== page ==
Information courtesy Colorado State Forest Service and District Forester Damon Lange.
‘The spruce beetle (Dendroctonus rufipennis) is responsible for the death of more spruce trees
in North America than any other natural agent. Spruce beetle populations range from Alaska and
Newfoundland to as far south as Arizona and New Mexico. The subalpine Engelmann spruce is the
primary host tree, but the beetles will infest any spruce tree species within their geographical range, including blue spruce. In Colorado, the beetles are most commonly observed in high-elevation spruce forests above 9,000 feet.’ — CSFS Quick Guide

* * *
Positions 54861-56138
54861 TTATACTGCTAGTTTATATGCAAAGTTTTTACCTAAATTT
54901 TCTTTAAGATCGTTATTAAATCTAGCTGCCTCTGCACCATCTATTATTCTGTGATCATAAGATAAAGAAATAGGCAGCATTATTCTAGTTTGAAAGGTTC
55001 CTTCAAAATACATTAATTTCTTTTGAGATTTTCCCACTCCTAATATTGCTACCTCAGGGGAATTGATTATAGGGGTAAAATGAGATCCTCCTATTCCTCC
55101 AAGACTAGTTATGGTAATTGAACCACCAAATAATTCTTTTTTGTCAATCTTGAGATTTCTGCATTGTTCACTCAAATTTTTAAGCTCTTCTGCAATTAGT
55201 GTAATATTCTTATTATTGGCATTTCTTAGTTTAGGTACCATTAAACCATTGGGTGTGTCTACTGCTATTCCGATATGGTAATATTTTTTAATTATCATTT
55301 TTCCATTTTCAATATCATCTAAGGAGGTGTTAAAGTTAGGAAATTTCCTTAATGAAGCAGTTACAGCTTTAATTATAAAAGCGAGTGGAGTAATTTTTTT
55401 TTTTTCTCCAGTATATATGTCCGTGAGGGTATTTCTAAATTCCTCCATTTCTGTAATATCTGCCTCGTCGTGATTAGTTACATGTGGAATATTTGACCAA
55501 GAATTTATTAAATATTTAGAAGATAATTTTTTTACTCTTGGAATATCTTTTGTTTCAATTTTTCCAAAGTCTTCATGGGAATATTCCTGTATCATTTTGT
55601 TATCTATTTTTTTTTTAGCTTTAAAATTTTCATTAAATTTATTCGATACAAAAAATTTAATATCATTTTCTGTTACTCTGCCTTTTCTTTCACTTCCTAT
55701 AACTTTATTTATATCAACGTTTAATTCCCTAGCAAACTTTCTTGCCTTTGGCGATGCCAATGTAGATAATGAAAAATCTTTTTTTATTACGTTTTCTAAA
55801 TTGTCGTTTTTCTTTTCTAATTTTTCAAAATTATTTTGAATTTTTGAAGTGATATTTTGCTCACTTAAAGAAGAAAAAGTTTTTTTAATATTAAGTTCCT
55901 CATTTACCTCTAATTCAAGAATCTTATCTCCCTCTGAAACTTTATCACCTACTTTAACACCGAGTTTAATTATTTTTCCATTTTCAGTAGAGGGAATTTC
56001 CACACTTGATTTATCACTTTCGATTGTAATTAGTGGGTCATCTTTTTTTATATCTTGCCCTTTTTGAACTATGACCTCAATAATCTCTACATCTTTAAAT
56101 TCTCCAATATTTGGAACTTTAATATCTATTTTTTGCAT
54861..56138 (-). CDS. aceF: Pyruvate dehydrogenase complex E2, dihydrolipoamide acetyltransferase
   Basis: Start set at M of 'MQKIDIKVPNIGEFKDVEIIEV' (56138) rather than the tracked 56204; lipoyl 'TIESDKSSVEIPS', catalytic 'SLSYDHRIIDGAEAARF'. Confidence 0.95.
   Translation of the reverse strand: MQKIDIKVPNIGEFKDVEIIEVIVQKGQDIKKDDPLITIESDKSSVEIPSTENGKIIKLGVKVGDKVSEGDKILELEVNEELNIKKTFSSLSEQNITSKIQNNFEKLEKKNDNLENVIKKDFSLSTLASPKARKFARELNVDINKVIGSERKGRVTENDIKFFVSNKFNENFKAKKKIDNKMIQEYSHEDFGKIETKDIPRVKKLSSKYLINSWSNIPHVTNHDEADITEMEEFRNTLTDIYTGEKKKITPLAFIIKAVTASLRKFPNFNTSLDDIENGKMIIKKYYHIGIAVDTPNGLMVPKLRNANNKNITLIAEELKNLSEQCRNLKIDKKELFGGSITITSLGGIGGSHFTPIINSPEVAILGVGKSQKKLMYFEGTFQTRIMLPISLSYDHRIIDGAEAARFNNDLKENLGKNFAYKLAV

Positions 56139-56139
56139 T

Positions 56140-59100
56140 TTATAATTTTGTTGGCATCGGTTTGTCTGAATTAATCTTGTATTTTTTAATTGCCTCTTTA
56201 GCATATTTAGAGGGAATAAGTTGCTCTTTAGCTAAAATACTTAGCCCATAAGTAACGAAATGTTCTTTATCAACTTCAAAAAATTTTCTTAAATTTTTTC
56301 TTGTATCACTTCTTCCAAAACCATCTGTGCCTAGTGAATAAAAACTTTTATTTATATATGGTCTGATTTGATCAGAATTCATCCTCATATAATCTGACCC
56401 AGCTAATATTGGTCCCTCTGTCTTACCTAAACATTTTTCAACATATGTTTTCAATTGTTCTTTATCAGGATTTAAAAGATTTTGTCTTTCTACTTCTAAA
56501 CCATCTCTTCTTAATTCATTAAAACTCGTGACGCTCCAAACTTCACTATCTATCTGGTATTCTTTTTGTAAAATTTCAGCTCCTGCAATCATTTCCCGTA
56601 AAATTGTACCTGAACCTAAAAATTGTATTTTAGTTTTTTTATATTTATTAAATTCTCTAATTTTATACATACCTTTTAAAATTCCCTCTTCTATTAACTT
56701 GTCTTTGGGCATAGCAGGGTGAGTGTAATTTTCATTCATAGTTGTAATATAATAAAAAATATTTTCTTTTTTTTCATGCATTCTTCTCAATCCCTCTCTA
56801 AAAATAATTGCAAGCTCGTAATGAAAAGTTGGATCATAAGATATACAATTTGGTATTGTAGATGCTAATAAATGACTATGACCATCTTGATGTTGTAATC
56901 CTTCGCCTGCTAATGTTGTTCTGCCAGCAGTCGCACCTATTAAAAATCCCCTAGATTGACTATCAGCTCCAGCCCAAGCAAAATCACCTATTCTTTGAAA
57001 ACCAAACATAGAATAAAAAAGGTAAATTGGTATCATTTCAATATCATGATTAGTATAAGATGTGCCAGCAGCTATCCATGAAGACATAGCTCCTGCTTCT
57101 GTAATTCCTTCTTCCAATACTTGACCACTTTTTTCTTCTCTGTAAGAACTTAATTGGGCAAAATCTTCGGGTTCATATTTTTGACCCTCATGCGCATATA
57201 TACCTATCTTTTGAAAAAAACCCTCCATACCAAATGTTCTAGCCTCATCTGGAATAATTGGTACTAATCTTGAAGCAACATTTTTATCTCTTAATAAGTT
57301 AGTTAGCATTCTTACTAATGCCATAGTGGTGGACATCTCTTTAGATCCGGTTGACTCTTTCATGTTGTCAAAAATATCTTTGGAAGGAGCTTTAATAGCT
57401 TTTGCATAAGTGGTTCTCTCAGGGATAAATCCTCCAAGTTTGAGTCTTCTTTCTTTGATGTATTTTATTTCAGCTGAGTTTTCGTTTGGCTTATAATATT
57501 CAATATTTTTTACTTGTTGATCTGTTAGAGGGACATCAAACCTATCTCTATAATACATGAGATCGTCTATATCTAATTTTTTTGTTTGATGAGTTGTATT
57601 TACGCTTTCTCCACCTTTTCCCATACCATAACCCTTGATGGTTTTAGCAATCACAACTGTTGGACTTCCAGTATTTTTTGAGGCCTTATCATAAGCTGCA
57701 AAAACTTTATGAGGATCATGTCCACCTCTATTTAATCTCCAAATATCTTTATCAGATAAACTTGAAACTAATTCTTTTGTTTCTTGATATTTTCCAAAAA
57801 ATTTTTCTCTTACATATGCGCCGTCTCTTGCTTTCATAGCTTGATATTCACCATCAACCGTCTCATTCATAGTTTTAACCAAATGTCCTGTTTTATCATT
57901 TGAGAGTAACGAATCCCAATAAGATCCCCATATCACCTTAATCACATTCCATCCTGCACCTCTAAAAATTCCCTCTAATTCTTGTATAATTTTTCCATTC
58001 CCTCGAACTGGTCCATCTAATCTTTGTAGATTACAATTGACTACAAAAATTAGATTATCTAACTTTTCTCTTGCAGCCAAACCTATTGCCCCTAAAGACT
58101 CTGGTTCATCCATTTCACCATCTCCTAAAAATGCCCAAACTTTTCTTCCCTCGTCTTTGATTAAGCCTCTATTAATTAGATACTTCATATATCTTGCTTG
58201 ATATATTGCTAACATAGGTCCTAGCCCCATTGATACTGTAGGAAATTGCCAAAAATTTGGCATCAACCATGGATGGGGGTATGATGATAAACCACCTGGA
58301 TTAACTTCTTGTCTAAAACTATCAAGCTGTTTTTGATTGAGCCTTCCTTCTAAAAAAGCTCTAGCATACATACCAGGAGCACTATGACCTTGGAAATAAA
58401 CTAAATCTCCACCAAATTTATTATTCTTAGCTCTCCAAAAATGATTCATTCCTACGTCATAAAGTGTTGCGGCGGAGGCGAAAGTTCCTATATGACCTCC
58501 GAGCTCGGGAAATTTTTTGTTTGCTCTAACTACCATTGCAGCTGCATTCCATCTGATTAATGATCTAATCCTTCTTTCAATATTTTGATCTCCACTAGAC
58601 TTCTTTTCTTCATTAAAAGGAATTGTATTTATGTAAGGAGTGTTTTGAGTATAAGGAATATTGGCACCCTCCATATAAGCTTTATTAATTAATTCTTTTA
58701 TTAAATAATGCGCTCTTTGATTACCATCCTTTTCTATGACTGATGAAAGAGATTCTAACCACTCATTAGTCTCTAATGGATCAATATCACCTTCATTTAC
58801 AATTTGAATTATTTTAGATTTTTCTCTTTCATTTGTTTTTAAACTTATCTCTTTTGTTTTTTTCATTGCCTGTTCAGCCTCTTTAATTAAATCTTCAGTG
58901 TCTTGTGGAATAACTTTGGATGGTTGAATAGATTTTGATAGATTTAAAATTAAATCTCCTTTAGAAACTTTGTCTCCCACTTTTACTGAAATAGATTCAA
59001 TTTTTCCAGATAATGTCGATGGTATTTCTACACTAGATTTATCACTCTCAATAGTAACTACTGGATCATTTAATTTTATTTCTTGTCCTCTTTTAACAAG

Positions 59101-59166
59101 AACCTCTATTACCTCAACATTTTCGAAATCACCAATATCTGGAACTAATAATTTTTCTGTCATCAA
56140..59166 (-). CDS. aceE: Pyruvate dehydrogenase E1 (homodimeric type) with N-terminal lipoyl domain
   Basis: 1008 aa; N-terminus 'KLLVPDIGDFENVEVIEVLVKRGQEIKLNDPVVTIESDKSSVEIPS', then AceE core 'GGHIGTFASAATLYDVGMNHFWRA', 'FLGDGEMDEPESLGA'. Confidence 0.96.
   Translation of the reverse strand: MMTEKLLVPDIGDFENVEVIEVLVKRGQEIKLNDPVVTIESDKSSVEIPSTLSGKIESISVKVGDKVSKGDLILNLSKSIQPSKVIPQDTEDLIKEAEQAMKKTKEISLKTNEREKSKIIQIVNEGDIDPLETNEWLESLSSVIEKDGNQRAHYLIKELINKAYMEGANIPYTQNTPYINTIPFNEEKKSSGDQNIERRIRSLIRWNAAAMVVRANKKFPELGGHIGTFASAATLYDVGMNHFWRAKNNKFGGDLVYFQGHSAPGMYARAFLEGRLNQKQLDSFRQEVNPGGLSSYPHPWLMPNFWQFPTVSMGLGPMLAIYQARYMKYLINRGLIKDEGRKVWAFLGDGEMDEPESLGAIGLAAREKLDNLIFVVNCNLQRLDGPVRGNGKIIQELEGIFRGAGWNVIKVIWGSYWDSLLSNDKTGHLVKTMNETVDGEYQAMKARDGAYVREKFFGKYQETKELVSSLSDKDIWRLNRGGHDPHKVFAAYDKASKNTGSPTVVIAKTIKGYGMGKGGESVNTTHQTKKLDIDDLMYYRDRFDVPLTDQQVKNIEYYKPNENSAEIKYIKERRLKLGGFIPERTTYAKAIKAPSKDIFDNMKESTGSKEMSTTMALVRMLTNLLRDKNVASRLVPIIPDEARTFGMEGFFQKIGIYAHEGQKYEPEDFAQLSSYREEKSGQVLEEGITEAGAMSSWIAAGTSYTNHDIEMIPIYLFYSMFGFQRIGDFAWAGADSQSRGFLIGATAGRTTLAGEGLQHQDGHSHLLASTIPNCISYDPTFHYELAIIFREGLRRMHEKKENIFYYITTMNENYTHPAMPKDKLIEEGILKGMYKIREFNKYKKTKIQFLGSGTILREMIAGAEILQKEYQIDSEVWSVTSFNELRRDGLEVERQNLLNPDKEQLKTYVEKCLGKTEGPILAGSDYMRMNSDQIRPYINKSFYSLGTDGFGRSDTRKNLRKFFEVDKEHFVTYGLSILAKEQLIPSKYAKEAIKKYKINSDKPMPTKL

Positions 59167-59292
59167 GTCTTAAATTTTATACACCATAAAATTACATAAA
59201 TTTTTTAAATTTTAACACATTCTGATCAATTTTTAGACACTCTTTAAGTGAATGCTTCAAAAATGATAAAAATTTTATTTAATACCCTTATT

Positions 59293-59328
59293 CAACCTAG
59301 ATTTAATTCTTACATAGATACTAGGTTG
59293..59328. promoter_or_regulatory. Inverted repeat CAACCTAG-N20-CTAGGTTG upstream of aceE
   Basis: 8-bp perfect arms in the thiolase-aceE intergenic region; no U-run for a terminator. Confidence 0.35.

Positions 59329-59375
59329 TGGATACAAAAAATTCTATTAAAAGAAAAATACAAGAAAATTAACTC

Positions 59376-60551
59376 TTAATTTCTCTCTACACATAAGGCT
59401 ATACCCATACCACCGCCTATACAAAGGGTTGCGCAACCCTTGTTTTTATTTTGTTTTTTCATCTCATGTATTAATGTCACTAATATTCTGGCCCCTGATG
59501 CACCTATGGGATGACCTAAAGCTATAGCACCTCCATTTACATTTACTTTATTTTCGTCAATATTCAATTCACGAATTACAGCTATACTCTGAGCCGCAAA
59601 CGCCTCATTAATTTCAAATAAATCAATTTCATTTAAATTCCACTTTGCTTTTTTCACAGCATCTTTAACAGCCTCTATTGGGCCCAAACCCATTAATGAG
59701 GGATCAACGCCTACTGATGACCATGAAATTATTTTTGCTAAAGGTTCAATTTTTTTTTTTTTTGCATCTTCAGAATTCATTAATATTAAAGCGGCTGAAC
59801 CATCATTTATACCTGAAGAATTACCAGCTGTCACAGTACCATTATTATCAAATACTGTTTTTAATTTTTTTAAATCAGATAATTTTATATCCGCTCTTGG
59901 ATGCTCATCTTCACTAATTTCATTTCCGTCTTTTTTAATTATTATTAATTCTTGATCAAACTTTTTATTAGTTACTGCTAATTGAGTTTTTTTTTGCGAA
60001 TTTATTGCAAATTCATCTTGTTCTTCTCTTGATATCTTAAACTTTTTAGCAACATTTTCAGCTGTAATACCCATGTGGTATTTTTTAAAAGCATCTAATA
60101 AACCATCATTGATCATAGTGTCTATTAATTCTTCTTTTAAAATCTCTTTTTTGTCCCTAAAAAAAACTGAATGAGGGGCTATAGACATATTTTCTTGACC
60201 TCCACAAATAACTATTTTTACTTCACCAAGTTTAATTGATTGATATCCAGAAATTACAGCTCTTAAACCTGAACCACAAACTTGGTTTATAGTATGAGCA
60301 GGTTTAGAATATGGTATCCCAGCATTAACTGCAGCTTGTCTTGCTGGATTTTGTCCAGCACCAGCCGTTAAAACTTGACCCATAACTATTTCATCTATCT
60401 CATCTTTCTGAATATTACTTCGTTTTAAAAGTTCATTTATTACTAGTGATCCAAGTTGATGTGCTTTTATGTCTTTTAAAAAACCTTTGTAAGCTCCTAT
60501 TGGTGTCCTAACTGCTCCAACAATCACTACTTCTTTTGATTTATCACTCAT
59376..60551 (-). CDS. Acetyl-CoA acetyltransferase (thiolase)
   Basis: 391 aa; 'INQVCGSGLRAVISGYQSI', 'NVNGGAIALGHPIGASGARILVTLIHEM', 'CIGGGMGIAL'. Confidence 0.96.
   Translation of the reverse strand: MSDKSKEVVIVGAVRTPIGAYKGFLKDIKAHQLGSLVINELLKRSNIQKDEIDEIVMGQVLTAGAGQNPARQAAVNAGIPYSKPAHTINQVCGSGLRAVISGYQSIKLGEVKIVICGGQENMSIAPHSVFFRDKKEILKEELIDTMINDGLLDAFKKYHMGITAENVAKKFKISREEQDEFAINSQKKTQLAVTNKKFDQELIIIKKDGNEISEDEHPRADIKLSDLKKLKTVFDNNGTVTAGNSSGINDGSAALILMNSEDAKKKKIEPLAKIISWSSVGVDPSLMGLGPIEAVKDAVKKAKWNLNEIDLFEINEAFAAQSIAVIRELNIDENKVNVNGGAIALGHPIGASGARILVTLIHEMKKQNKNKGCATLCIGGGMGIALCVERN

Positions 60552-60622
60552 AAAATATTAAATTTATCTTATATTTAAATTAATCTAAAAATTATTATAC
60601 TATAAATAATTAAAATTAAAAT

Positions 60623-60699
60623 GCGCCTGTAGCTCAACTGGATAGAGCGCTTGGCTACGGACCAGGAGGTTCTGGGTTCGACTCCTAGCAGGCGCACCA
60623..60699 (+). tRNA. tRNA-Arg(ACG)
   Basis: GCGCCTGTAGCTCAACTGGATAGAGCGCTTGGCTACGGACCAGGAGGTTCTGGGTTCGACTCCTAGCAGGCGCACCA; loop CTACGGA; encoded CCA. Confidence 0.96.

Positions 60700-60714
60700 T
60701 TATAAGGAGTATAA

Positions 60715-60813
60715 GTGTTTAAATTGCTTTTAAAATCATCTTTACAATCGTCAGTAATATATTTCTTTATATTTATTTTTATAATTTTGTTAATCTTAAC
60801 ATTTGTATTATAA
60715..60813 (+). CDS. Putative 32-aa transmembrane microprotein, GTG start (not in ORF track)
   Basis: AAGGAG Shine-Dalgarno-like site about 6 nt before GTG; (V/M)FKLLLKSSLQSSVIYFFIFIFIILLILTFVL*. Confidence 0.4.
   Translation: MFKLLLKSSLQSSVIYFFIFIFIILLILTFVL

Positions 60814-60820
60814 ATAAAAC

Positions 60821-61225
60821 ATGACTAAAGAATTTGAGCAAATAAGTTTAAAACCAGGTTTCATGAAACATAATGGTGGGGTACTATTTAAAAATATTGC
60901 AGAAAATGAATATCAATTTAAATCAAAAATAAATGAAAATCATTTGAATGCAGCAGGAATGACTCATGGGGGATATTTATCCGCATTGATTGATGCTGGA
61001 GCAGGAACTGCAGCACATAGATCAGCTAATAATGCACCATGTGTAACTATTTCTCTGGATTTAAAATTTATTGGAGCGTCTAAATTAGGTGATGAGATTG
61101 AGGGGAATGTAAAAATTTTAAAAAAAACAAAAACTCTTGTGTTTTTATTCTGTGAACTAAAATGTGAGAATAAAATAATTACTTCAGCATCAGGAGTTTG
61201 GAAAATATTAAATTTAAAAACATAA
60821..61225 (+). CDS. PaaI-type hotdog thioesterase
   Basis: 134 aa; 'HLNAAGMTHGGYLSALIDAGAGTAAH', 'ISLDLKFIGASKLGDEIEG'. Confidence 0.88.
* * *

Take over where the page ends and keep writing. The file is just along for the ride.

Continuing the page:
Spruce Beetle epidemic in the San Juans — youtube video from the 2012 Society of American Foresters meeting.
The small holes are where the beetles exit; the large holes are where the birds (mainly woodpeckers) are eating the larvae. The large sap residue on the left is from a wound to the tree; it probably lost a branch there.
This tree sloughed off its bark to reveal a spruce beetle larvae gallery. The larvae hatch in the dark section at center, then each larva takes its own path, eating the cambium layer of tree, heading towards the left. Then they emerge out of the tree as adults.